Home / Badge Abuse / Dashcam Refutes Cops’ Claims of Fearing for their Safety when they Attacked Innocent BLIND Man

Dashcam Refutes Cops’ Claims of Fearing for their Safety when they Attacked Innocent BLIND Man

Little Rock, AR — Eric Wilson was on his way home from his job at Lighthouse for the Blind when he was stopped by two Little Rock Police officers alleging he “fit the description” of a suspect.

The LRPD police department claim they received a call about someone fitting Wilson’s description who was running away from or chasing someone and who appeared to be afraid.

“I had just got off of work,” said Wilson who then missed his bus and began to walk home. That’s when he was approached by Little Rock’s finest.

“Hey, come over here and talk to me,” the officer can be heard saying on dash camera video.

Because Wilson is blind, he had no idea who was calling him, or what they wanted. He began to get worried.

“I could have possibly been getting robbed,” Wilson said. “I didn’t know what was about to happen.”

Despite being afraid, Wilson complied with the officers, but it didn’t matter. One of the officers jumped on his back and slammed him to the ground. According to the police report, the officers feared for their safety while they were harassing the innocent blind man.

In their report, an officer said Wilson “pulled away violently causing me to lose grip,” and that he was “afraid that Wilson would strike myself or my partner with the handcuff.”

However, the video doesn’t show Wilson posing a threat to officers at all.

“When they tell him to ‘come over here,’ he walked towards them,” Reggie Koch, Wilson’s attorney said.  “When they tell him ‘take your hands out of your pockets,’ he takes his hands out of his pockets.  What more do they want?”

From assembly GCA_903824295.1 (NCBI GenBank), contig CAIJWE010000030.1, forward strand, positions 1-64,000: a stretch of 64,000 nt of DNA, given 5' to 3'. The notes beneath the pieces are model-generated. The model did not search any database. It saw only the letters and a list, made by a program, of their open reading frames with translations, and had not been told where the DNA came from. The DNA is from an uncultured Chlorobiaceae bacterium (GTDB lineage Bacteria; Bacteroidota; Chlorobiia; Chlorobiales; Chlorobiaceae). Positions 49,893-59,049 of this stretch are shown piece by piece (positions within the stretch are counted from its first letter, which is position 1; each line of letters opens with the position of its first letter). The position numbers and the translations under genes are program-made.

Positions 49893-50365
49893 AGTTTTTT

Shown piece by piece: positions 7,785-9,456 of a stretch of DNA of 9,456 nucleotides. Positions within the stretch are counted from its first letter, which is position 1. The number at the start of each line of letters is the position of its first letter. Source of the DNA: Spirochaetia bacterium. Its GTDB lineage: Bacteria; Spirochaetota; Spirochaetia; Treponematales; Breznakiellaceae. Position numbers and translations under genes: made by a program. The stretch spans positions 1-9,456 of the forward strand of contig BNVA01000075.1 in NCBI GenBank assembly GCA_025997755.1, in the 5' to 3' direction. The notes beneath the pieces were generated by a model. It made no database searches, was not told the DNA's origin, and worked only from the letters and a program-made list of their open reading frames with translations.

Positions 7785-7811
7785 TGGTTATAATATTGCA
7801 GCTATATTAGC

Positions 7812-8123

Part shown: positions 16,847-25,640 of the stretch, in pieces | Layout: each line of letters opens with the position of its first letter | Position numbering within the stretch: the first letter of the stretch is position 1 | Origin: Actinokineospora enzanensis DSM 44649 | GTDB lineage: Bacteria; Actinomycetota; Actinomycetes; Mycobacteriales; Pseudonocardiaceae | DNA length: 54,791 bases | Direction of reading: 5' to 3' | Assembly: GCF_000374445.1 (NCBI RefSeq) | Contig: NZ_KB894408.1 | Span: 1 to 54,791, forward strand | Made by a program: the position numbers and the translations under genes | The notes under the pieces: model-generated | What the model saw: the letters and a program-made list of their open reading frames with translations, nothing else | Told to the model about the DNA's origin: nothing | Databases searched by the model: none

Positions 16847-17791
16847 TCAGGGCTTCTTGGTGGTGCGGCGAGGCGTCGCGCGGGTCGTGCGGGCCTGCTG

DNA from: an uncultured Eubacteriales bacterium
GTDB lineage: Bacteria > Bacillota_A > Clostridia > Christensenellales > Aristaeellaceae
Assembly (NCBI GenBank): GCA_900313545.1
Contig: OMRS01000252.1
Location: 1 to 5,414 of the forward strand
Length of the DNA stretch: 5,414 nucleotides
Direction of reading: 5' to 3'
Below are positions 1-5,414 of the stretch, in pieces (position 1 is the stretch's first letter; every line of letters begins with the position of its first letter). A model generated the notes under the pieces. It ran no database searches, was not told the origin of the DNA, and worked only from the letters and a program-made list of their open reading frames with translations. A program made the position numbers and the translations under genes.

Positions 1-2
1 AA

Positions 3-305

Police also claimed they thought Wilson’s clock, which reads him the time out loud, was a gun.

“Why would I get thrown to the ground?” Wilson asked.  “If anything [the officers] should have been trying to help me.”

After his attack, Wilson went to the hospital to be treated for his injuries. He was diagnosed with a strained lumbar. He’s since filed a formal complaint against the LRPD.

The LRPD has declined to comment, citing an ongoing investigation into the case.

  • 1blueadept2

    this is going to continue until police are held accountable. Police refuse to police themselves as they have shown numerous times, it is time to take them to task.

  • Jo Braner

    When the police approach a citizen they should explain first:

    Sir, you match the description of a reported robbery suspect. May we talk to you?

    BTW the correct answer is “No, I choose my right to remain silent.”

    The police are taught to first establish dominance at any cost. And to not supply the citizen with any information. As in the video above. This is wrong. Police should start an open and honest communication with citizens. Police are also taught to lie if it can trick a citizen into a statement that can be used against a citizen. This is wrong. Police should be correctly trained to tell a citizen that he has a right to remain silent and has the right to refuse unwarranted searches. Not the intimidation of “You wouldn’t mind if I searched your backpack” while grabbing at the backpack and the citizen. More honest would be to disclose ” Citizen, I have no right to search your backpack. Do you give me permission to search it anyway? I’m expecting to find drugs to arrest you but I will arrest you for anything in the backpack I think may be illegal.